Ira talks with Jessica Pressler, who writes the Daily Intel blog for NewYork Magazine, about a phenomenon she noticed in the wedding notices in The New York Times. Couples were cheerfully telling—as part of their "meet cute" stories—how their relationships began with one of them cheating on a spouse or long-time partner.
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From England, Ruby Wright has a story of an affair where—even years after it ended—it wasn't much discussed. Ruby Wright's radio show Ruby's Chicky Boil-Ups airs every other Sunday on Radionowhere.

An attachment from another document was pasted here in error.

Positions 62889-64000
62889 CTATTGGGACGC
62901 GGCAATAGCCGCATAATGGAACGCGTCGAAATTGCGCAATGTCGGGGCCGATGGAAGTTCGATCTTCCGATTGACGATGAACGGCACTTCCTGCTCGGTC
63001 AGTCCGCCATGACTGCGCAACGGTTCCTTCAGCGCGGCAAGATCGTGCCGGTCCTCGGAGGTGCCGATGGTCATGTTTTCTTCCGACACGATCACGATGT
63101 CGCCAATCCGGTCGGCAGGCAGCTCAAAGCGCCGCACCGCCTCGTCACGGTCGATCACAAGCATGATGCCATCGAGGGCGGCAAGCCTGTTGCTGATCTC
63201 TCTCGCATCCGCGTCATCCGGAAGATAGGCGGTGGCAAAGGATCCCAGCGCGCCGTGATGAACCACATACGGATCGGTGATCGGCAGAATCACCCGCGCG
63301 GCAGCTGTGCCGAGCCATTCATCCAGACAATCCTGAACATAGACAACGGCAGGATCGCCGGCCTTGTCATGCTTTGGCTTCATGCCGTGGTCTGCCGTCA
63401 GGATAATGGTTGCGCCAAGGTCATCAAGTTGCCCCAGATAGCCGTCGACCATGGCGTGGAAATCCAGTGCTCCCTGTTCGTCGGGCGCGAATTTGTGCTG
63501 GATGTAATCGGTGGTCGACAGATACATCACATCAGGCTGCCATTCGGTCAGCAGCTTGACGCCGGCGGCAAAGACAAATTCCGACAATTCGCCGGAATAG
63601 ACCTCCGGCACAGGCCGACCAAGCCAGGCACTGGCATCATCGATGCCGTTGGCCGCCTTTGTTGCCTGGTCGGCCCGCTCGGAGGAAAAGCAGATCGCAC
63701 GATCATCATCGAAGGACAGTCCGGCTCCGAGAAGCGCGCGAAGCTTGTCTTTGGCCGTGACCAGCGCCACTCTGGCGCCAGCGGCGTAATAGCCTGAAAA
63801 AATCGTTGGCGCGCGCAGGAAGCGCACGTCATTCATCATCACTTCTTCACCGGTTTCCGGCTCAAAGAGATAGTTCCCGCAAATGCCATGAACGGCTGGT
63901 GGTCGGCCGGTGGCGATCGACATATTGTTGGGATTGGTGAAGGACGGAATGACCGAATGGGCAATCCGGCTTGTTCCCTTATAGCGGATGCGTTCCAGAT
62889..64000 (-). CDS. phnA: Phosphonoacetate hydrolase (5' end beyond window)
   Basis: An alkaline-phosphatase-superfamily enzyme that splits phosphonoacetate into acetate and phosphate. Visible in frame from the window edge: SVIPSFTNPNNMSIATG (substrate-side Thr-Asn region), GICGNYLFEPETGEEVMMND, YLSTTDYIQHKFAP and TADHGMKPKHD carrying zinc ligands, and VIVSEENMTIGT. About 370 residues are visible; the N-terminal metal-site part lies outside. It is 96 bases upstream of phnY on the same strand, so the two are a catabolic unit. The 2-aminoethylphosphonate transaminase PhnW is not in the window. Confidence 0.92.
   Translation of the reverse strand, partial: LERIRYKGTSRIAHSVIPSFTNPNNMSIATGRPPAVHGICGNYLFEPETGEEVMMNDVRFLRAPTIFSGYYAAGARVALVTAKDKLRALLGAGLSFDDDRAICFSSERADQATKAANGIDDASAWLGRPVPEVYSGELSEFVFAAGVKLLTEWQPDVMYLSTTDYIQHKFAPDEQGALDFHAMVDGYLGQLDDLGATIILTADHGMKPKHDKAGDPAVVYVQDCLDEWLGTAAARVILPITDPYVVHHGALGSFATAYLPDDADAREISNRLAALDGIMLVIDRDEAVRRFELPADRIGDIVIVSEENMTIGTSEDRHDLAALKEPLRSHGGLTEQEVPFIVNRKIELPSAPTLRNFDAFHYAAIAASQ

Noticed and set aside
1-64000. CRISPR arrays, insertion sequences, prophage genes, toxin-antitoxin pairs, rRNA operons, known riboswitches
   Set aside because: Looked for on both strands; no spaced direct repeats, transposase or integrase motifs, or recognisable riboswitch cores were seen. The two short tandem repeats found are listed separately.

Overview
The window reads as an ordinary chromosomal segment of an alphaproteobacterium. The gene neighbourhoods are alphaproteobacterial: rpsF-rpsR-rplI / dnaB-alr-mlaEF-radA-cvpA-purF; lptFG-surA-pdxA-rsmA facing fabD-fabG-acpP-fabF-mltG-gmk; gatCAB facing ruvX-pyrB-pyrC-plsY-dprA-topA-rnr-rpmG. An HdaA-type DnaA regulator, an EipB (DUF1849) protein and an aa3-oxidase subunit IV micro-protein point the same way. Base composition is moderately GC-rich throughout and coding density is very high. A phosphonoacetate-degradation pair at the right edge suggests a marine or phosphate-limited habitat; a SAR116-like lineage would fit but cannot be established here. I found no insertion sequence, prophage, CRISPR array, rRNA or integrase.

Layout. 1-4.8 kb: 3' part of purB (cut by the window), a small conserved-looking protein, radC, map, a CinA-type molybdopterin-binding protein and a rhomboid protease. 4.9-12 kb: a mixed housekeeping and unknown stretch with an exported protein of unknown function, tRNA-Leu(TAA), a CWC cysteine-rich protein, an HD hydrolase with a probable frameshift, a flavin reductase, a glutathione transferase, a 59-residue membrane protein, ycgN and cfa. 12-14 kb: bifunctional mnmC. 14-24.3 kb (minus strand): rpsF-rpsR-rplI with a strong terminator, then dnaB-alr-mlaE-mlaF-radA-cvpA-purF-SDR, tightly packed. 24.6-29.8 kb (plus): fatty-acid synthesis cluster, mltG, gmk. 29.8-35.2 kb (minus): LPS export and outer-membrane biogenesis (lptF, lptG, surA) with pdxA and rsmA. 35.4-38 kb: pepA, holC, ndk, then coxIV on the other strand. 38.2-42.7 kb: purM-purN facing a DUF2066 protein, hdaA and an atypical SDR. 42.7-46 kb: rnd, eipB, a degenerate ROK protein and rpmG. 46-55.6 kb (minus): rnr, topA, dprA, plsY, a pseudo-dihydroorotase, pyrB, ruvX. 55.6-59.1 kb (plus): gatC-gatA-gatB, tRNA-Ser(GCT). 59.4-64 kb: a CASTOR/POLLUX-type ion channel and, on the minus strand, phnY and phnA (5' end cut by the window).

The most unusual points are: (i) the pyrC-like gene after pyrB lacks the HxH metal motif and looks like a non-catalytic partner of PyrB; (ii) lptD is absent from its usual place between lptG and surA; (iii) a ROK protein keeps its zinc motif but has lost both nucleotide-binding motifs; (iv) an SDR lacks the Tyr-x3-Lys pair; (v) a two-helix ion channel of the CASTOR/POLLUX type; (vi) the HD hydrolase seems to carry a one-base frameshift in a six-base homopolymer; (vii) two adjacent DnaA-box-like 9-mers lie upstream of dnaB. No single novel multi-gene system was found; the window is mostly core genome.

Ira reviews some infidelity stats from his mother's book on the subject, Not Just Friends. And author James Braly tells a story of temptation at The Moth.
Joel and Kate were both working in a psychiatric hospital in Belmont, Massachusetts. They both like each other, and she tries to impress him by always wearing her favorite pair of jeans.
NPR reporter David Kestenbaum tells host Ira Glass about the time, when he was doing graduate work in physics, he and his other single friends decided to figure out the mathematical probability that they'd find girlfriends. They wanted to know what the chances were that there was more than one person in the world for them.
When Eric Hayot was 23, he went on an exchange program to China one summer. He took an opera class on a lark, and before he knew it, he was on stage, singing the part of a famous judge.